You know the old adage “Crime doesn’t pay?” Well, the state of California is adding an interesting twist to that. They have instituted a new plan to reduce violent crime in San Francisco, California. They will pay people $300 a month if they don’t shoot someone.
It was reported by Fox News that the program, which is called the Dream Keeper Fellowship, “will pay 10 individuals who are at high risk of being on either end of a shooting $300 each month to not be involved in such crimes.” So if you are at high risk of shooting someone, or if you are at high risk of being shot at, you may qualify for this payout. The program will launch in October, but it is still unclear just how the determination of candidates will be made.
Sheryl Davis, the executive director of the Human Rights Commission, spoke to Newsweek saying that the program is not “transactional.”
“It’s not necessarily as cut and dry as folks may think. It’s not as transactional as, ‘Here’s a few dollars so that you don’t do something bad,’ but it really is about how you help us improve public safety in the neighborhood,” Davis told Newsweek.
The article in the magazine explained that participants will be paired with life coaches who work at San Francisco’s Street Violence Intervention Program. The participants will serve as “community ambassadors” to prevent violence. The coaches will help each individual work on their professional, personal, and community development and will be thought of as “partners” in engaging community members and decreasing violence.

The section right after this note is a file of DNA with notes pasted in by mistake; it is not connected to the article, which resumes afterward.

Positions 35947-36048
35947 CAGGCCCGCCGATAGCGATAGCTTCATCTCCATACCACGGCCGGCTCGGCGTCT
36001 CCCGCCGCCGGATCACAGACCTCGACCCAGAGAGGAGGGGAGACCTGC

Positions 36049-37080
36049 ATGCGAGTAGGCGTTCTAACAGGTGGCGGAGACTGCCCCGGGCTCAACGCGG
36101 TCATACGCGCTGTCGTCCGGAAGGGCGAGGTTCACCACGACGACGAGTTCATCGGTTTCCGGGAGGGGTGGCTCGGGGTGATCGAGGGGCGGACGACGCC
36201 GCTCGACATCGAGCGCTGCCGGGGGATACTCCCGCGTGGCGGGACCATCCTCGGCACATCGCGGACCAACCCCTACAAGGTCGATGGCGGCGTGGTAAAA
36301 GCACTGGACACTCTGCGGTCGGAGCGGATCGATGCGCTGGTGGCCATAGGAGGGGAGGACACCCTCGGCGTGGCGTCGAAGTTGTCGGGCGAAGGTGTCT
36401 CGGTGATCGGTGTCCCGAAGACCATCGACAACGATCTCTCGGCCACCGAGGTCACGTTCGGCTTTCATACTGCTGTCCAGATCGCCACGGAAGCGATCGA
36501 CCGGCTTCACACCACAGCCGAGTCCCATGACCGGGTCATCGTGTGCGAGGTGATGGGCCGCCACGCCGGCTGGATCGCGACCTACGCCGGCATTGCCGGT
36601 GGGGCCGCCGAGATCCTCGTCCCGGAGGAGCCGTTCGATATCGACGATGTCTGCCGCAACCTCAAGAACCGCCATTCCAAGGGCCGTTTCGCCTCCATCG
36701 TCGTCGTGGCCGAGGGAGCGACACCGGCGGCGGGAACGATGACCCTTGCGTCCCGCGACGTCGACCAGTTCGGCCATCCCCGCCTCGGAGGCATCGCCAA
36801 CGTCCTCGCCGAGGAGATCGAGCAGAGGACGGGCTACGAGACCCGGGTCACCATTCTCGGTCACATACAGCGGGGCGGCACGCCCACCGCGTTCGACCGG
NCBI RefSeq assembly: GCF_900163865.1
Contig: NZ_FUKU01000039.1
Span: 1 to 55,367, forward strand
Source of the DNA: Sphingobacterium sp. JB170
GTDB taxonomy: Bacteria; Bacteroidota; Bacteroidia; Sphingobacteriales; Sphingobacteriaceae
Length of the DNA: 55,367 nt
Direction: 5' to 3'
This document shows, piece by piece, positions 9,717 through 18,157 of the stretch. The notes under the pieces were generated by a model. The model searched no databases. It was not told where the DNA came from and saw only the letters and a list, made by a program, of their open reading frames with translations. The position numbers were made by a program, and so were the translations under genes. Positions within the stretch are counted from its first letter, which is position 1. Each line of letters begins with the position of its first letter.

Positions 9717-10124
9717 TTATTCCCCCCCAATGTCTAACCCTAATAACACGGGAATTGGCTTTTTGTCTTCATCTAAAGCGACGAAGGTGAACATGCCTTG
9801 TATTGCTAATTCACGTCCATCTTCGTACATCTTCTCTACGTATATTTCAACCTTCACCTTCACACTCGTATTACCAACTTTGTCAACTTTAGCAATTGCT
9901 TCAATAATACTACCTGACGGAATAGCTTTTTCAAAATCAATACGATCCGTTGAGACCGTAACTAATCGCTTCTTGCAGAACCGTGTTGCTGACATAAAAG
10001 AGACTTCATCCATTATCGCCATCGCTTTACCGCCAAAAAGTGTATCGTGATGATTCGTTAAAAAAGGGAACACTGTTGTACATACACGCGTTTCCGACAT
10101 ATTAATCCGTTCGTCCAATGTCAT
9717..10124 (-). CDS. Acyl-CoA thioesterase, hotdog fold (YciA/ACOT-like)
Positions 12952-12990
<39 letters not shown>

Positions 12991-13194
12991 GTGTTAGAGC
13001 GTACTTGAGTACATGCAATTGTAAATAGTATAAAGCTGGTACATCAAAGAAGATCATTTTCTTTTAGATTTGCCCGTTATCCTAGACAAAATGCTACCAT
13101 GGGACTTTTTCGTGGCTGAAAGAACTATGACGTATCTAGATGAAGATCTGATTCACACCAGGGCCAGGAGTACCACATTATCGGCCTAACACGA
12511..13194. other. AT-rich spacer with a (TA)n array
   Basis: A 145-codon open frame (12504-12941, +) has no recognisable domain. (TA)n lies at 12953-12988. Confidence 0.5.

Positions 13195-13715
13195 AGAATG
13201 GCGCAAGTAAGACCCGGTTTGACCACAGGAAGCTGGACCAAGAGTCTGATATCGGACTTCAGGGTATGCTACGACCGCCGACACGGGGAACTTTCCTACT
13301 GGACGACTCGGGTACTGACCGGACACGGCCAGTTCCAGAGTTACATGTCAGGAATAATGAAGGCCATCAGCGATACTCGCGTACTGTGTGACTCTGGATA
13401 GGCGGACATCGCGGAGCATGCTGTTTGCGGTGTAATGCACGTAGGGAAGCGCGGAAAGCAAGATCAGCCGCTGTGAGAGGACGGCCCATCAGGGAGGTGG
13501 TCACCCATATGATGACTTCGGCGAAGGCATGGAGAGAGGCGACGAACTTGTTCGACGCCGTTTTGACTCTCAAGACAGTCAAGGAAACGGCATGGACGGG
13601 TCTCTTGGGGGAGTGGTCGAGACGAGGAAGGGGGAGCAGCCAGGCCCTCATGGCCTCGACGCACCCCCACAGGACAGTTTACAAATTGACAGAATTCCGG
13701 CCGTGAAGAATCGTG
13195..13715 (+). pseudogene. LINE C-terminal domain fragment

Davis maintains that the program will try to find the “root causes” of violence, which she explains “in so many ways are economic.”
The pilot — which starts in October and plans to expand to around 75 people a year — is part of the mayor’s two-year initiative to invest $120 million into the city’s black community.
Davis has been encouraged by the Mayor of San Francisco, London Breed. “In many cases, sadly, the common denominator is that these folks do not have any sort of income. And so part of what we’re trying to do is make sure that money is not a barrier to turning your life around,” Breed said.
Those who join the program can earn more money by getting a job, going to school, or being willing to mediate other situations that could end in violence.
Those critical of the program wonder what is going to happen when the money stops. Will the people continue to work or follow the law? Will they need to be paid this way forever?
San Francisco is not the first city to attempt this kind of program. The Dream Keeper Fellowship was based on a similar one in Richmond, California. The American Journal of Public Health has indicated that it aided in reducing gun homicide by 55%. But even some outlets from the left have questioned whether the program actually caused the decrease in violent crime or if the city just got lucky.
David Freddoso of The Washington Examiner wrote about a similar program that was attempted in Sacramento. He said that its promoters “boast that ‘only’ 44% of participants were subsequently arrested on new charges — well, as long as you don’t count about one-third of the participants who dropped out or were arrested in its first six months.”
Another critic of the program, Rev. Eugene Rivers, told Fox News that the program was a “gimmick.”
“You do not get young people to turn from crime by generating gimmicks. This is a policy gimmick,” he said. “It’s a bad idea, it’s not a new idea and for many people, it’ll be Christmas in September or October.”